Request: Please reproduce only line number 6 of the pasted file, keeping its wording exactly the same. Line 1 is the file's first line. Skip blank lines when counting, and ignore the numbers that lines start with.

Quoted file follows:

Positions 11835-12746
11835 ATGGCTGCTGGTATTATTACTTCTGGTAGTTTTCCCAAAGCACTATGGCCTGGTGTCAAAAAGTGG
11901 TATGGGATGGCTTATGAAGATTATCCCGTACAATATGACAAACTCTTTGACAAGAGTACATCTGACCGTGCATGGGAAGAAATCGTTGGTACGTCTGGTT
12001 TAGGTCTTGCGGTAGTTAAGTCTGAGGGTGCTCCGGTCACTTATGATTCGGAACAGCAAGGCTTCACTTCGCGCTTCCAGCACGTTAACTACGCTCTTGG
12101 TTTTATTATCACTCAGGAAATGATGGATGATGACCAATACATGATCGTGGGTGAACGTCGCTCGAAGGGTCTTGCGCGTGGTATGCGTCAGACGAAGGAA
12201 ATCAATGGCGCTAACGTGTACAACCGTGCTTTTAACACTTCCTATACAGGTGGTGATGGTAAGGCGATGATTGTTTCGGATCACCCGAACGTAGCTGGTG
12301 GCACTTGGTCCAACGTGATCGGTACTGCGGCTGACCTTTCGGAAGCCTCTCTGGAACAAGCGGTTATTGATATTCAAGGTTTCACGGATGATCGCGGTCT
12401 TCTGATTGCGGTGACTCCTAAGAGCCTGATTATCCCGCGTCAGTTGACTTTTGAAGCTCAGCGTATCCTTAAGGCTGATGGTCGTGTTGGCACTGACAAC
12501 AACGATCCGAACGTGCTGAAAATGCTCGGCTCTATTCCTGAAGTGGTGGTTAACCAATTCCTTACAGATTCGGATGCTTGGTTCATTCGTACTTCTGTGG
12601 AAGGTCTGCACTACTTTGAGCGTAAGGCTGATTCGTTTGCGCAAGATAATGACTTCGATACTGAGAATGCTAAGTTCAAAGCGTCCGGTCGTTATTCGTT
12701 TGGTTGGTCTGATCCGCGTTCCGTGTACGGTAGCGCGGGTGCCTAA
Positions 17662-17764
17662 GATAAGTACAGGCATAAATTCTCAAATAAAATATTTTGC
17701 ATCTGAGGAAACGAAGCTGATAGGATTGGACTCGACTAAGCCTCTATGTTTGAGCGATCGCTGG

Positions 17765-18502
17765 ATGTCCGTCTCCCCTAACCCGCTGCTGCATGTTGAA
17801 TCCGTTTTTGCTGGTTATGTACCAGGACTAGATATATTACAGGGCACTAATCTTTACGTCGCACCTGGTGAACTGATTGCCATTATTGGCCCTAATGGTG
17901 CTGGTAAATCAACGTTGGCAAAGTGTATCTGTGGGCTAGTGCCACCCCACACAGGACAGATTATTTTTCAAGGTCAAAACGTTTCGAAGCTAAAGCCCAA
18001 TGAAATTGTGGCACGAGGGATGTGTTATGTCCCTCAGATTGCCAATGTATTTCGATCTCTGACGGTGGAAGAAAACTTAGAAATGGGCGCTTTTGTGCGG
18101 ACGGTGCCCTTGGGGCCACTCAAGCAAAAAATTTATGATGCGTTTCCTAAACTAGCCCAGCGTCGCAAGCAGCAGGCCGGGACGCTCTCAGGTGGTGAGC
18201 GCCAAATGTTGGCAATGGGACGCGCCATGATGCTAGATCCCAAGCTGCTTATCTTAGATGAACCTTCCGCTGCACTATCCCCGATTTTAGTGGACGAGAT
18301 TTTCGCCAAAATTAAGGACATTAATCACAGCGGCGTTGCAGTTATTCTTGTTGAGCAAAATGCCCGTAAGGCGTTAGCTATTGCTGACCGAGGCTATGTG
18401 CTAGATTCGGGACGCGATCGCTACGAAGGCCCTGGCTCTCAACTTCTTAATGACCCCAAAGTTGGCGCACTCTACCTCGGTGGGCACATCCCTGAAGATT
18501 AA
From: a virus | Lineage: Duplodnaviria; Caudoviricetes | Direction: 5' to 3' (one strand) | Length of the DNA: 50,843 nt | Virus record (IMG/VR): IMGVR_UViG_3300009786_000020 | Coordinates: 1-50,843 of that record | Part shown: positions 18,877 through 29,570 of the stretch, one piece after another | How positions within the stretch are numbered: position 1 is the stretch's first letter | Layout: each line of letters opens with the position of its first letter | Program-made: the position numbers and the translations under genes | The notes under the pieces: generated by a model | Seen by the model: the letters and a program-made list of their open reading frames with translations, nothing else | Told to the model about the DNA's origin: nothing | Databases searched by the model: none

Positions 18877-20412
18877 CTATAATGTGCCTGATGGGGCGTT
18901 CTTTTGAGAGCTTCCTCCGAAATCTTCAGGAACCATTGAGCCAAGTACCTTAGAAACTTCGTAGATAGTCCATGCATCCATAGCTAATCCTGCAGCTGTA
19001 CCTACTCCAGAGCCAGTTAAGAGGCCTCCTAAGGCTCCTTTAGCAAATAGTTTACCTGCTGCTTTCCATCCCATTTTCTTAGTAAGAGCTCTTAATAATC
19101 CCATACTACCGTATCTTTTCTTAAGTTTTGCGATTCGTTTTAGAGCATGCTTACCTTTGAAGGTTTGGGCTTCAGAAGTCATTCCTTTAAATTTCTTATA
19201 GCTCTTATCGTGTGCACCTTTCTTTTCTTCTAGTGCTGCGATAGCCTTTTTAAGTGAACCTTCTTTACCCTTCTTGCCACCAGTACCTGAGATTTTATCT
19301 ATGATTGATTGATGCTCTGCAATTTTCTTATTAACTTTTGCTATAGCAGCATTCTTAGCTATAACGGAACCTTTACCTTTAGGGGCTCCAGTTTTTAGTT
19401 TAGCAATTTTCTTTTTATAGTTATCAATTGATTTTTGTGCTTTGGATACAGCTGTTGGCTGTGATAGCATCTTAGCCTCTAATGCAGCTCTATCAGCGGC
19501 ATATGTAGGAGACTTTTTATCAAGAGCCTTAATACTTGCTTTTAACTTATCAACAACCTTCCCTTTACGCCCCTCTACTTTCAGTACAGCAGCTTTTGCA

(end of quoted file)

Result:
12201 ATCAATGGCGCTAACGTGTACAACCGTGCTTTTAACACTTCCTATACAGGTGGTGATGGTAAGGCGATGATTGTTTCGGATCACCCGAACGTAGCTGGTG